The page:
These parameters can be obtained from direct analog input or through digital means, such as industrial languages like the Modbus data communications protocol, Message Queuing Telemetry Transport (MQTT), Process Field Net (PROFINET), and Open Platform Communication (OPC). These languages enable communication between dissimilar devices, which would otherwise be difficult or impossible to connect through hardware or analog means.
The open nature of these protocols allows for a seamlessly unlimited combination of process parameters from various sources. In addition, since this is a digital protocol that can be multiplexed on a common cable, the number of connections no longer relies on the number of hardware pins, terminals, or connectors on a signal conditioner. An ethernet connection could host thousands of process parameters going back and forth between devices. The numerous advantages of industrial language protocols need to be balanced against the limitations. Most languages can only support integers and simple values, i.e. a temperature or speed value, but not a complex graph, like a vibration spectrum or timewave form.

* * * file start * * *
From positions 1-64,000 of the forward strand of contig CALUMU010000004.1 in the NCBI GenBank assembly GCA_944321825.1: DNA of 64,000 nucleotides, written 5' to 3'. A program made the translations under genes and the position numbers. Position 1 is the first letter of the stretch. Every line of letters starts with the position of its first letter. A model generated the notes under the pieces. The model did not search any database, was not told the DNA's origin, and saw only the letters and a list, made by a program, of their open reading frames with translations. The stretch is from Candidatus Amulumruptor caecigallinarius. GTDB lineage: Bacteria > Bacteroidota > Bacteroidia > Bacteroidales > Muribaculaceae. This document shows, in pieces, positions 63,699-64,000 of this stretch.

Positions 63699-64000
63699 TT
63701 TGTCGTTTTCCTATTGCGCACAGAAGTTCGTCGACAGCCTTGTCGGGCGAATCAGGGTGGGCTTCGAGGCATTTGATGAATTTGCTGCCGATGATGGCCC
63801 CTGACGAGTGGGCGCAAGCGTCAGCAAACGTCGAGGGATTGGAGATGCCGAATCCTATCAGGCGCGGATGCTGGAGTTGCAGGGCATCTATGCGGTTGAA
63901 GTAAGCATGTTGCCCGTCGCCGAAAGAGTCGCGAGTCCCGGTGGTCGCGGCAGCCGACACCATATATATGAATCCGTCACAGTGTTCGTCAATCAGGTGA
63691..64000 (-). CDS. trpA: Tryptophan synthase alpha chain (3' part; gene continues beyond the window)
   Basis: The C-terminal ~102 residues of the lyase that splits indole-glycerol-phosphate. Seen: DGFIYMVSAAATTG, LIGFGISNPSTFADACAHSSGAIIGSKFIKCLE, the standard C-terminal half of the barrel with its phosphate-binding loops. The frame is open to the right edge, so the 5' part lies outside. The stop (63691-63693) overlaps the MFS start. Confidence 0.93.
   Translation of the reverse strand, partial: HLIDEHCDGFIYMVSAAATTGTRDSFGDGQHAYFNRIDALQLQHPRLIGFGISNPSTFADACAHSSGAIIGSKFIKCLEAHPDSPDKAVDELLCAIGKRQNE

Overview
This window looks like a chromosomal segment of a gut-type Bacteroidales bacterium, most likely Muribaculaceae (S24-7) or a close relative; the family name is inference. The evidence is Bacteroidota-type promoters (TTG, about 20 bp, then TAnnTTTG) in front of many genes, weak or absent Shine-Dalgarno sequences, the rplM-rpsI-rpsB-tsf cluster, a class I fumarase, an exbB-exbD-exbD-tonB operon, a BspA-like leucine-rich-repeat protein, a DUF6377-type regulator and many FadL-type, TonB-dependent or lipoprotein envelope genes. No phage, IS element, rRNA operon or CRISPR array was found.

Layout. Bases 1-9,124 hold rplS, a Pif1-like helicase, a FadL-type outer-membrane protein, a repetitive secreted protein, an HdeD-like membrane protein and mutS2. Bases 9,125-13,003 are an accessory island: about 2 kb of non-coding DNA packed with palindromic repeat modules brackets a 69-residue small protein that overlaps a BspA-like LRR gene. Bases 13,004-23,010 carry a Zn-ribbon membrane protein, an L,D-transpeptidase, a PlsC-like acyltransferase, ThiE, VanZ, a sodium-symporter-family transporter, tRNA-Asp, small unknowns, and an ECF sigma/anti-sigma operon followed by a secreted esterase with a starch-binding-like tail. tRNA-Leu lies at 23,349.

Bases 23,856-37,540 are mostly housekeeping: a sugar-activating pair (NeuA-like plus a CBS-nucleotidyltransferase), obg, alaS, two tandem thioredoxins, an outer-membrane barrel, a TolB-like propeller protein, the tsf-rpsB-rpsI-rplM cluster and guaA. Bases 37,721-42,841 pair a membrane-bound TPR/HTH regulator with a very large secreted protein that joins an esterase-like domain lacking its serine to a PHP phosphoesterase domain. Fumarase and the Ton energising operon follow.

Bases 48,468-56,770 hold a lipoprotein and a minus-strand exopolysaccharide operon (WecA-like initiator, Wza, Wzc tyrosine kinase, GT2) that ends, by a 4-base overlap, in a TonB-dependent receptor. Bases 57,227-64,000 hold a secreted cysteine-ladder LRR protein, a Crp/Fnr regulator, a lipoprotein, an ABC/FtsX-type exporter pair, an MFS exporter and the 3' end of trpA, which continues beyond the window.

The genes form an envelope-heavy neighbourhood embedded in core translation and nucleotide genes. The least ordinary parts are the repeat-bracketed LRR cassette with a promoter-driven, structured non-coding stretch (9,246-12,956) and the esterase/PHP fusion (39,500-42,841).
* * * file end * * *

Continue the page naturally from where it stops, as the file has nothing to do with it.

Operators manage the cross-flow of different data streams differently depending on the application, as these examples illustrate.
Municipal pumping station: The station collects vibration data in sync with water flow, pressure, and valve position. The vibration data supplements the normal operation of the pumps by monitoring flow turbulence and cavitation at different pump regimes, in addition to monitoring motor bearing condition.